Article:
Artificial Intelligence and Cancer Control in Low-middle Income Countries- relevance in the COVID-19 Era

  1. Aparna Gangopadhyay

Vol 8 No 3 (2023)

DOI 10.31557/apjcc.2023.8.3.663-665

Abstract

In view of limited resources and financial constraints, overburdened cancer services in low-middle income countries struggle to provide timely interventions in patients with cancer. Cancer services have been severely affected during the Coronavirus disease 2019 pandemic. Many patients are being deprived of timely screening and treatments have been delayed owing to resource reallocation and funding constraints. Artificial intelligence shows considerable promise in reducing screening, treatment, and patient waiting times; it also increases departmental throughput and improves the cost-benefit ratio of treatment. In limited resource settings, the reallocation of saved costs may be used to improve care services. In view of the disruption caused by the pandemic, greater use of artificial intelligence for cancer screening and care may reduce the burden on existing facilities in low-middle income countries. This may aid early diagnosis and treatment, prevent the need for prolonged and intensive treatments, and improve patient outcomes at this difficult time.

Introduction

Cancer is a leading cause of death worldwide, and low middle income countries are the major contributors to global cancer mortality. In view of limited resources, the provision of timely cancer care remains a major challenge in these countries; the rising burden of cancer further aggravates the impact of existing constraints. Health emergencies such as the coronavirus disease 2019 (COVID-19) pandemic have demonstrated the critical need for public health preparedness. The impact of the pandemic on cancer services is expected to create a tsunami of cases in low-middle income countries, which are already in urgent need of newer strategies for providing timely and adequate cancer care.

The cancer problem in low middle income countries

Most global cancer deaths continue to occur in low-middle income countries [1]. Limited resources, poor accessibility, socioeconomic disadvantages, and inequitable healthcare in these settings have been major contributors to the increased mortality from the disease. Although the cancer incidence in these regions is lower than that of many other regions worldwide, a larger proportion of patients present at locally advanced stages, worsening prognosis. Financial toxicities and the lack of widespread availability of cancer facilities have further impact on the prognosis.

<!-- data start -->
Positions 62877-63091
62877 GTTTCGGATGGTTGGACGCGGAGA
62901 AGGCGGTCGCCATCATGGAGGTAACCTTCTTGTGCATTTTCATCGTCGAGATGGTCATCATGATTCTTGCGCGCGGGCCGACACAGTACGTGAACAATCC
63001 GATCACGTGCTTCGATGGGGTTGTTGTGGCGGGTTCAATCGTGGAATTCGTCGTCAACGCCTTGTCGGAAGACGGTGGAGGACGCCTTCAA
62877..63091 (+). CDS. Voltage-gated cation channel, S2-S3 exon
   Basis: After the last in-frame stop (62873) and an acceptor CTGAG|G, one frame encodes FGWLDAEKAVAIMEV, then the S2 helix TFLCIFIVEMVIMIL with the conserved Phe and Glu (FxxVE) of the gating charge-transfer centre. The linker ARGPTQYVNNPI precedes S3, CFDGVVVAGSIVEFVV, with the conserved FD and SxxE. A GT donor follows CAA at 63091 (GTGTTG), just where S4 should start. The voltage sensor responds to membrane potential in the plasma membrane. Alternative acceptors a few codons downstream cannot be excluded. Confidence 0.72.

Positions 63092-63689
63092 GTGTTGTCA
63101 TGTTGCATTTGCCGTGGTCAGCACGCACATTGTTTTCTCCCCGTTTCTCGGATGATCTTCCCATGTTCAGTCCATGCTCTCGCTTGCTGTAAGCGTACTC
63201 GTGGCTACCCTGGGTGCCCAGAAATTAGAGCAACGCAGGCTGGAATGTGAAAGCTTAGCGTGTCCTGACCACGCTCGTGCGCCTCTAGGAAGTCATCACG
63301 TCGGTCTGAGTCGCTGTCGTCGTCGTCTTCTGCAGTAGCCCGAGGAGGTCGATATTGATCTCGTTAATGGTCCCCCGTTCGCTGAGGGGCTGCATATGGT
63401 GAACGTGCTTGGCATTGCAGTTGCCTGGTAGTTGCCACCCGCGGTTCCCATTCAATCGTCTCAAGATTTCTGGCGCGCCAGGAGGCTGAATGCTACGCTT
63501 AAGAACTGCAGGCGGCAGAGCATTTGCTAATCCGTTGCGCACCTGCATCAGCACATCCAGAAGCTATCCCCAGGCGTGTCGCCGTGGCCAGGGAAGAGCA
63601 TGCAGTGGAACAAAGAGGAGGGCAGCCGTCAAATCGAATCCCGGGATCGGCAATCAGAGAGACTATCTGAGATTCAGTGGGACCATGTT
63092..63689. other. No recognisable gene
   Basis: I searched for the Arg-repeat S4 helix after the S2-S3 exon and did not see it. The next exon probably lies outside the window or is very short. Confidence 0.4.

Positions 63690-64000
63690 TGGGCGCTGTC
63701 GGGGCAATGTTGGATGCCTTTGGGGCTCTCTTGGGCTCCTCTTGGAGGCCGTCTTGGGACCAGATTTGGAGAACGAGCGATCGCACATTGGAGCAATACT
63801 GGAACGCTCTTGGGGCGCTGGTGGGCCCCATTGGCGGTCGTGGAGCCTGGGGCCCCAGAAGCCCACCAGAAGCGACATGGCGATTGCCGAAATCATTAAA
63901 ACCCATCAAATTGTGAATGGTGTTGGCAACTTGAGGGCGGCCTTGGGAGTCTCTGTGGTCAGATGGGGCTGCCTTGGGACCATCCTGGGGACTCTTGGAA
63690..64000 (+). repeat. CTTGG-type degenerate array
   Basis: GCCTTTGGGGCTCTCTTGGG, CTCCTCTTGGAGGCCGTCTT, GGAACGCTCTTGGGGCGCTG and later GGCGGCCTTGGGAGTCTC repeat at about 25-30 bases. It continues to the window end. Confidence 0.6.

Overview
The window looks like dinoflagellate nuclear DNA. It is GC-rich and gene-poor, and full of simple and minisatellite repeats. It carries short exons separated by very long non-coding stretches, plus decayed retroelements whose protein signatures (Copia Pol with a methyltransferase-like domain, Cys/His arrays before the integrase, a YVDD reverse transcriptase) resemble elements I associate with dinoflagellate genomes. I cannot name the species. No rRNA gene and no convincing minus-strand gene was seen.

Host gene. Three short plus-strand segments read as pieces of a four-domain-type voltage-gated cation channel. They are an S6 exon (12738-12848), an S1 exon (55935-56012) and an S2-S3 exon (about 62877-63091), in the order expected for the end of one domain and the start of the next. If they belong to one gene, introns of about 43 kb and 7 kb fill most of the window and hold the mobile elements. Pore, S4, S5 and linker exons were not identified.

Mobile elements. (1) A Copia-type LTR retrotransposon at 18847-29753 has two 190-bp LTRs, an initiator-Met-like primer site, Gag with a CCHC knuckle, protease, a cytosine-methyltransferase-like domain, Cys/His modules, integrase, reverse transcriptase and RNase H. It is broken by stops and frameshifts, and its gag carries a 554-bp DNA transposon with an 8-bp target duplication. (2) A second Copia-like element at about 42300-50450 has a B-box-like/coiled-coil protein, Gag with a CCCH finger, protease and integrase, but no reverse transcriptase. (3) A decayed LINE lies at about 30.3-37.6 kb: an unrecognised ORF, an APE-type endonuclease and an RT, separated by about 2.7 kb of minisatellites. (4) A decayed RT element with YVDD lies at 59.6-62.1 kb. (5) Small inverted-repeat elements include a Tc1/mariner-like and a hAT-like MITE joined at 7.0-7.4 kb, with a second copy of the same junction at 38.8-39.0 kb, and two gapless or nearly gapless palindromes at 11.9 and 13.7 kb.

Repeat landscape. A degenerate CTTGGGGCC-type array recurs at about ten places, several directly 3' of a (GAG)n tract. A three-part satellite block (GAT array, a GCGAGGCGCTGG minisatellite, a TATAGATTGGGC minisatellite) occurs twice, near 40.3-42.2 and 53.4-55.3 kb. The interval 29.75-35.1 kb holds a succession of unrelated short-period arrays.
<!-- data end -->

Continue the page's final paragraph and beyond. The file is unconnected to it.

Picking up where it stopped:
In view of the limited resources and inadequate spending on cancer care in many of these countries, the existing treatment facilities continue to struggle to deliver timely care in many cases. In addition, owing to poorer spending on healthcare in general, facilities such as home-based care and nursing care in the community are non-existent; this has a definite adverse impact on treatment compliance and patient outcomes.

Impact of the pandemic on cancer care in these settings

The global outbreak of COVID-19 has made considerable impact on cancer care worldwide, with many regions reporting delays in diagnosis and treatment. In low-middle income regions, where public health care expenditures are low in many countries, the pandemic has clearly exposed the weaknesses of the healthcare systems. Although cancer centres in these regions are endeavouring to improve treatment delivery and access, delays in diagnosis and treatment are expected to have considerable impact on survival in cancer patients for years to come [2].

Reports from these countries, which have the largest burden of certain preventable cancers, suggest that screening facilities have been hit drastically by the pandemic [3]. Many patients have therefore been deprived of early diagnosis and treatment; countless others are still waiting to be diagnosed. Countries from Southeast Asia are major contributors to the global burden of cervical and head and neck cancers, and although mortality from these cancers continue to be the highest in the world, screening has made a noticeable difference. Reports have suggested a decline in the number of cancer diagnoses and treatments during the pandemic. Although cancer services have gained momentum, and vaccination has brought much needed respite, a post-pandemic tsunami of cases is expected to hit treatment facilities in these countries [4]. A rise in cancer mortality in the aftermath of the pandemic therefore remains inevitable.